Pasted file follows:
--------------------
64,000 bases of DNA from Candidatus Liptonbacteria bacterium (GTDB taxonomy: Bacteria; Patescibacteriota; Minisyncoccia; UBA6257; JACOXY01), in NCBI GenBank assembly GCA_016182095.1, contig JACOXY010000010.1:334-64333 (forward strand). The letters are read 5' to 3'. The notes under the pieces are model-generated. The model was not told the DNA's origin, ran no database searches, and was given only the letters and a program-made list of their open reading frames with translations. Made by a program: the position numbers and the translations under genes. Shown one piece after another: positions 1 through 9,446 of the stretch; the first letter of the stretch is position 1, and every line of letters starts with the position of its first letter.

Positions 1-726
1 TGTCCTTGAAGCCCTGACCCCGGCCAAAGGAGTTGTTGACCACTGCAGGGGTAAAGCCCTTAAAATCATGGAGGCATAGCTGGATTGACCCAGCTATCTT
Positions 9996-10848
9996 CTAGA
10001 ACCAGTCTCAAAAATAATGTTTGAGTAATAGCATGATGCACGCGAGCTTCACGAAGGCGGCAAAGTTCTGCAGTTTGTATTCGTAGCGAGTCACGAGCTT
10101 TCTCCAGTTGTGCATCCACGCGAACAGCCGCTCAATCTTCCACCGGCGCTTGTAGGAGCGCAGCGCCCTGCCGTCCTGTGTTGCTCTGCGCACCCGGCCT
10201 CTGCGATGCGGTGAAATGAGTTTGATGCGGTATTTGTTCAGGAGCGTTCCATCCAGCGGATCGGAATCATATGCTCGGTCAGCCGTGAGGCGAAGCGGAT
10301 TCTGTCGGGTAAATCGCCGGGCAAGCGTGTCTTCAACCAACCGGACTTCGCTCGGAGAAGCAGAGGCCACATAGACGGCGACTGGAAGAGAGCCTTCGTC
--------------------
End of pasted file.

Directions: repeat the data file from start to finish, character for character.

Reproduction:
64,000 bases of DNA from Candidatus Liptonbacteria bacterium (GTDB taxonomy: Bacteria; Patescibacteriota; Minisyncoccia; UBA6257; JACOXY01), in NCBI GenBank assembly GCA_016182095.1, contig JACOXY010000010.1:334-64333 (forward strand). The letters are read 5' to 3'. The notes under the pieces are model-generated. The model was not told the DNA's origin, ran no database searches, and was given only the letters and a program-made list of their open reading frames with translations. Made by a program: the position numbers and the translations under genes. Shown one piece after another: positions 1 through 9,446 of the stretch; the first letter of the stretch is position 1, and every line of letters starts with the position of its first letter.

Positions 1-726
1 TGTCCTTGAAGCCCTGACCCCGGCCAAAGGAGTTGTTGACCACTGCAGGGGTAAAGCCCTTAAAATCATGGAGGCATAGCTGGATTGACCCAGCTATCTT
Positions 9996-10848
9996 CTAGA
10001 ACCAGTCTCAAAAATAATGTTTGAGTAATAGCATGATGCACGCGAGCTTCACGAAGGCGGCAAAGTTCTGCAGTTTGTATTCGTAGCGAGTCACGAGCTT
10101 TCTCCAGTTGTGCATCCACGCGAACAGCCGCTCAATCTTCCACCGGCGCTTGTAGGAGCGCAGCGCCCTGCCGTCCTGTGTTGCTCTGCGCACCCGGCCT
10201 CTGCGATGCGGTGAAATGAGTTTGATGCGGTATTTGTTCAGGAGCGTTCCATCCAGCGGATCGGAATCATATGCTCGGTCAGCCGTGAGGCGAAGCGGAT
10301 TCTGTCGGGTAAATCGCCGGGCAAGCGTGTCTTCAACCAACCGGACTTCGCTCGGAGAAGCAGAGGCCACATAGACGGCGACTGGAAGAGAGCCTTCGTC